Under Washington State law, marijuana is defined as cannabis with a THC concentration greater than 0.3 percent. Anything with less THC is not marijuana under state law; it is simply unregulated cannabis. Thanks to Initiative 502, we no longer prohibit this unregulated cannabis, which includes such commodities as industrial hemp, edible pot sprouts, and seeds.
But THC, the molecule primarily responsible for the psychoactive effects of pot, is just one of at least 85 known cannabinoids in the plant, and it turns out some people aren't looking for THC. Many dispensaries report that patients often want pot that is high in other medicinal compounds—like cannabidiol (CBD), which is thought to have a greater effect on pain.
One such strain found locally is called M'Otto, and with 0.23 percent THC and nearly 11 percent CBD, it is not technically marijuana under state law. It certainly looks like marijuana, smells like marijuana, and smokes like marijuana. But around here, it is only unregulated cannabis. "Since we've had it in for about a year, I would say it's the fifth or sixth fastest-moving strain we carry," says Muraco Kyashna-tocha from the Green Buddha Patient Co-op.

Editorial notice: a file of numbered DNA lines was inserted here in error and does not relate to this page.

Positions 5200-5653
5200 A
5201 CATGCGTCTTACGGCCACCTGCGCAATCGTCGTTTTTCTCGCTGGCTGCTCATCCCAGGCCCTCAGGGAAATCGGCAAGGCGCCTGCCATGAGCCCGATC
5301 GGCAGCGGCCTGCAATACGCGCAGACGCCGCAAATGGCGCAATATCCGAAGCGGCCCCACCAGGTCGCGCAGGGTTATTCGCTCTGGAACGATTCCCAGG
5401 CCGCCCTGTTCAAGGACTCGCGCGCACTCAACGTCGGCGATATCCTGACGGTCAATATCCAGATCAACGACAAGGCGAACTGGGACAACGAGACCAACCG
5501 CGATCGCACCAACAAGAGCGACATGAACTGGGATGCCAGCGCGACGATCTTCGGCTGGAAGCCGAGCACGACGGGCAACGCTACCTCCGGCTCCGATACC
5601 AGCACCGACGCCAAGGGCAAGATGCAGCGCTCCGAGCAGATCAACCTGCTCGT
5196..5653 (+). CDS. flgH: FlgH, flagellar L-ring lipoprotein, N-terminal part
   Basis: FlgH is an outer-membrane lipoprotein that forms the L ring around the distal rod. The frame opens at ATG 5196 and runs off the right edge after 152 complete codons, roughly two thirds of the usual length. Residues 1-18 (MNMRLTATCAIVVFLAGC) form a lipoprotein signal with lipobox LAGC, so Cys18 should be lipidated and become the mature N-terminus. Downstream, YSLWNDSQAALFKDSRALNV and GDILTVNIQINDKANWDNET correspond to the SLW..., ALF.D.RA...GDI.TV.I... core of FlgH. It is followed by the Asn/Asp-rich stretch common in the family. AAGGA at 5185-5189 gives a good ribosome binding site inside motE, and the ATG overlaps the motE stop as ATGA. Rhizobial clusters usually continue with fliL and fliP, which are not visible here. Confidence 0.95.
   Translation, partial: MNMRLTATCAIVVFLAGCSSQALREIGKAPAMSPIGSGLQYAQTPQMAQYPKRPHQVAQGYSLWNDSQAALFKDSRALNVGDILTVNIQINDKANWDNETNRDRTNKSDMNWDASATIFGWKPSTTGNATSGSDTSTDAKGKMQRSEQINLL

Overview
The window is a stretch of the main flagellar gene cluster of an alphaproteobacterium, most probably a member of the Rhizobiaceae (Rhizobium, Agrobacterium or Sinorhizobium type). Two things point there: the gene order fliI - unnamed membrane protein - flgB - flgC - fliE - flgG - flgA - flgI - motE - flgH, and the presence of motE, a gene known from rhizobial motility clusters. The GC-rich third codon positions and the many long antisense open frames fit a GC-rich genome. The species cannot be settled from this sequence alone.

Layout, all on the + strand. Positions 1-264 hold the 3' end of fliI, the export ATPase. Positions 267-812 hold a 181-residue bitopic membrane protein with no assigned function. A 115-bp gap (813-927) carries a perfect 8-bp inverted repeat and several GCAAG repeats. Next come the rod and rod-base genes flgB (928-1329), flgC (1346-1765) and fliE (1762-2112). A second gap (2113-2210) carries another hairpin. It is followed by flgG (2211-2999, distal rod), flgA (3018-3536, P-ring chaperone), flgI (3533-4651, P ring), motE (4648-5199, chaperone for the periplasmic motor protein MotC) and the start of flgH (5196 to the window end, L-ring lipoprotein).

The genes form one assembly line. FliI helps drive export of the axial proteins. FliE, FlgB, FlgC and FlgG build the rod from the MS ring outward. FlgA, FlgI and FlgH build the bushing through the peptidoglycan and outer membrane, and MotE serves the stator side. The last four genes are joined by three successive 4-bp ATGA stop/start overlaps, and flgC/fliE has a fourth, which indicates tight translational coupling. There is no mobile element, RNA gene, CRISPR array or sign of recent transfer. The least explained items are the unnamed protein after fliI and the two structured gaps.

"A year ago, it was hard to find any low-THC strains," remarks John Brown from the cannabis testing lab Analytical 360. "Now we're starting to see, over the last six months, people propagating low-THC plants, trying to find those strains that work for them. These are real patients looking for real medicine, not looking for a high."
State regulators are aware of such non-marijuana.
"We're not addressing anything that's under that 0.3 percent THC," insists Brian Smith, a spokesman for the liquor board, which is tasked with regulating the marijuana market.
Smoking M'Otto, I feel a bit more relaxed and wonder if I'm high. That is to say, it's a bit like when I actually do get high. It's definitely not heady, though I wonder how the hash tastes.
Kyashna-tocha thinks low-THC cannabis has limited recreational appeal and should be of little concern to the liquor board. "I can't imagine this will sit high on their radar."